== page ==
Monash University

Monash University was established in 1958 and welcomed its first intake of students in 1961. In its fifty year history, the university has established itself as one of Australia’s finest tertiary institutions, building an enviable reputation for both its outstanding teaching and its transformative research. Today, Monash is Australia’s largest university, boasting a global network of more than 250,000 alumni.

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AMISOM and Somalia army soldiers after their advance on three Al-Shabaab controlled towns in the Lower Shabelle region. AU-UN IST Photo / Tobin Jones

Election offers Kenya the chance to provide clarity about Somalia

It's unclear exactly when Kenya's next president will begin the process of withdrawing troops from Somalia. If it's too rushed, the move might destabilise the region.
Different local or state government laws apply in different parts of the country in Australia, Germany, the US and Mexico. Reuters/Kimberly White

Sex work and the law – it’s complicated

Understanding laws that govern sex work can be complicated and confusing, especially because laws are not uniform globally, or even within each country.
About 39.1% of Australians typically gamble on a monthly basis: most of them buy lottery products. AAP/Mick Tsikas

Pokies, sport and racing harm 41% of monthly gamblers: survey

Gambling has impacts on many aspects of life – including employment, income and wealth. The release of HILDA's latest survey provides more evidence to help inform decisions on gambling policy.
Earth, shot from space, as it absorbs and reflects rays of light coming from the Sun - the same white-looking rays that give our sky its colour. NASA

Curious Kids: Why is the sky blue and where does it start?

Some people think the sky is blue because of sunlight reflected off the ocean and back into the sky. But that's not the real reason.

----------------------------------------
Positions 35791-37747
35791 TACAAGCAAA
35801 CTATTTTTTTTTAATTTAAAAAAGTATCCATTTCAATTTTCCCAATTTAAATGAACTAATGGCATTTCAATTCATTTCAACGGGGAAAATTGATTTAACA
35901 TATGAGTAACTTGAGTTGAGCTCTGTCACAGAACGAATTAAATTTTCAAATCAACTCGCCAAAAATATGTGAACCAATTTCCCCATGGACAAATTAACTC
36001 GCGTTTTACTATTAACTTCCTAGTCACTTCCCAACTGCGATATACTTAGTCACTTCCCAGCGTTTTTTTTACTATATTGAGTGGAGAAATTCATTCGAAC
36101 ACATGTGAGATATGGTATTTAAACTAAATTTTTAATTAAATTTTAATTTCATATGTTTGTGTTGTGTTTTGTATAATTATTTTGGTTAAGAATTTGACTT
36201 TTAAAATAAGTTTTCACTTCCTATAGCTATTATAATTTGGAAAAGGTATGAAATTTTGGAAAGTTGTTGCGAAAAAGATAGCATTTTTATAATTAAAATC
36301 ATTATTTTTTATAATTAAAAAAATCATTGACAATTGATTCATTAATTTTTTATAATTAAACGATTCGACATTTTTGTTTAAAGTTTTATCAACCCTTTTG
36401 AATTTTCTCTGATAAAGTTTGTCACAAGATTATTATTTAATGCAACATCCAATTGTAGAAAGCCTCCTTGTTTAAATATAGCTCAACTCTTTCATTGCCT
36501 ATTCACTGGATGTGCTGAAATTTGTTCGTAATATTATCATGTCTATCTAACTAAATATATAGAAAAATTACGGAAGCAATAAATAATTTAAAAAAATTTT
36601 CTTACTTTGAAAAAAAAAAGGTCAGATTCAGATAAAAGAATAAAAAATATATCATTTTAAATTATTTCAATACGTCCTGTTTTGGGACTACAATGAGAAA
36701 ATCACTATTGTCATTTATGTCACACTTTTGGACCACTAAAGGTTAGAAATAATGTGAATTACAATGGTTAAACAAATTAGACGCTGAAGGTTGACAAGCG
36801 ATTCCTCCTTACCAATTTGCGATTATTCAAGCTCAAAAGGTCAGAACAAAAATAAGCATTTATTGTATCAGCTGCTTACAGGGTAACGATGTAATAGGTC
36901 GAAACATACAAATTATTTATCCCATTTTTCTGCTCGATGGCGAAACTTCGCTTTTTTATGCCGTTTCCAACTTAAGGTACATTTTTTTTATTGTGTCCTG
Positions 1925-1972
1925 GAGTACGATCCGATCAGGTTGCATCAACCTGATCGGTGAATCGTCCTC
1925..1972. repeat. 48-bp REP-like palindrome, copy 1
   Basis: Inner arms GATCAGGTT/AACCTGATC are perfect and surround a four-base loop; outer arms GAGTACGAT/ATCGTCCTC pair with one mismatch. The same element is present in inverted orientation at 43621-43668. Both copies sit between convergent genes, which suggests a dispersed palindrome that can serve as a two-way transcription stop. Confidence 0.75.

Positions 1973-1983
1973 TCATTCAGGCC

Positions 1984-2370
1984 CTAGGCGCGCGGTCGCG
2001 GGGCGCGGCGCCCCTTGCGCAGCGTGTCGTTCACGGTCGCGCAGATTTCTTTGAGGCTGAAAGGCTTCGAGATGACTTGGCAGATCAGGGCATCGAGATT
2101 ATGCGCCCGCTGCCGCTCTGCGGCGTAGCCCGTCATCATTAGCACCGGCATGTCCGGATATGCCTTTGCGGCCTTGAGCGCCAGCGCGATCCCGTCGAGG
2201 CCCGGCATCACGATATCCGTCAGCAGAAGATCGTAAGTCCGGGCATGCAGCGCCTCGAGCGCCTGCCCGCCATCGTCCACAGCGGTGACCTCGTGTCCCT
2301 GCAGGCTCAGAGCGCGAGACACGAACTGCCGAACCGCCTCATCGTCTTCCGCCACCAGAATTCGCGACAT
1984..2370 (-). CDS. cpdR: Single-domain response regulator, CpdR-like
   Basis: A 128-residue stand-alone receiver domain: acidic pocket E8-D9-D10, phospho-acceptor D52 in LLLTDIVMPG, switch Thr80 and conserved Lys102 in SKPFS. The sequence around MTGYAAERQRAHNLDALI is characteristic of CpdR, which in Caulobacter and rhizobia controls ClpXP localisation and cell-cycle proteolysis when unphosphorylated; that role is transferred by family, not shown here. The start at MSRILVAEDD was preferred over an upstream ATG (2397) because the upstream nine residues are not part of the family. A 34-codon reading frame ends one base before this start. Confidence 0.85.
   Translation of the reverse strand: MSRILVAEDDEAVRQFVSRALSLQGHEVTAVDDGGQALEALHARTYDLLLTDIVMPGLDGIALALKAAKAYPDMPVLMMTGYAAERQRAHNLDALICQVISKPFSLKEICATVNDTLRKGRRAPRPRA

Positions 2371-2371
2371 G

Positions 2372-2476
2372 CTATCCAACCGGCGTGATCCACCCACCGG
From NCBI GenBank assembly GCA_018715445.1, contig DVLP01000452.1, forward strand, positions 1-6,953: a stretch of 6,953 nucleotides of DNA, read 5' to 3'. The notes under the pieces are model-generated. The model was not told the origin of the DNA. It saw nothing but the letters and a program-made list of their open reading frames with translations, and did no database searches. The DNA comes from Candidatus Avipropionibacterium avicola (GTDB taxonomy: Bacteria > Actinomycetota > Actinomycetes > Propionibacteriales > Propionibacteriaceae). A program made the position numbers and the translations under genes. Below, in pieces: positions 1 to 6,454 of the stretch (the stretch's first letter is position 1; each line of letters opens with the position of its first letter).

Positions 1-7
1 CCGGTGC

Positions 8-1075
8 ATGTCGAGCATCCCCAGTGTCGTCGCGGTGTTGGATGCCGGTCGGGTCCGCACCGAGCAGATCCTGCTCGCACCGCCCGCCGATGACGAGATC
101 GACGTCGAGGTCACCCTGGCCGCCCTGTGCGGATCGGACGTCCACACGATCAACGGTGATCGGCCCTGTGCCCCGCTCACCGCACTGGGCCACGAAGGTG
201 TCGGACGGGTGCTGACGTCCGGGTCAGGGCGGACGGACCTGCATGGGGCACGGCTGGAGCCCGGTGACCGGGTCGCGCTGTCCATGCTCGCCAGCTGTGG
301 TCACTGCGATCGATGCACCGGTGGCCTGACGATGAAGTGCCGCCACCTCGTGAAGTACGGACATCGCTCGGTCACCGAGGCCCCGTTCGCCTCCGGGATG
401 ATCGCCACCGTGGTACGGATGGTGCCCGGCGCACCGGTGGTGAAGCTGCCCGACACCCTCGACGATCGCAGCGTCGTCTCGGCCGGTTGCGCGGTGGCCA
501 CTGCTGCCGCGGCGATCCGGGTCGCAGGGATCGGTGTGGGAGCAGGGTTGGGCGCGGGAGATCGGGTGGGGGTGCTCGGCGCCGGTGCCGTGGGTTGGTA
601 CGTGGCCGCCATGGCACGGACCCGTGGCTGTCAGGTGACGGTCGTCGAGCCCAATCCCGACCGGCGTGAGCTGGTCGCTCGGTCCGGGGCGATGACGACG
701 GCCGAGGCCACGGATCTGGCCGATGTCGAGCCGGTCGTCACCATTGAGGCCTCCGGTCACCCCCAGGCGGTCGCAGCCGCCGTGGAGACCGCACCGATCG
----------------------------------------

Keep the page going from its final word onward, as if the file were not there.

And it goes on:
Farms are often reliant on migrant workers and backpackers during harvest. AAP/Johan Palsson

What it’s like to live and work illegally in Australia

New research offers a picture of what it's like to work in Australia illegally. Many workers are exploited, some come knowing they have no work rights, others may be unaware they're working illegally.
The Australian drugs regulator is overhauling the health claims made by suppliers of complementary medicines, including homeopathic therapies. And some curious options are up for discussion. from www.shutterstock.com

New complementary medicine health claims lack evidence, so why are they even on the table?

Would you trust a complementary medicine described as "vermifuge", "vulnerary" or "emmenagogue"? That's what new labelling proposes and not everyone's happy about it.
The Cambodian Children’s Trust family preservation work keeps families together. Tara Winkler

Modern slavery and tourism: when holidays and human exploitation collide

Good intentions, money and the desire to help are essential ingredients for the orphanage tourism industry. But tourists end up becoming agents in the exploitation of children.

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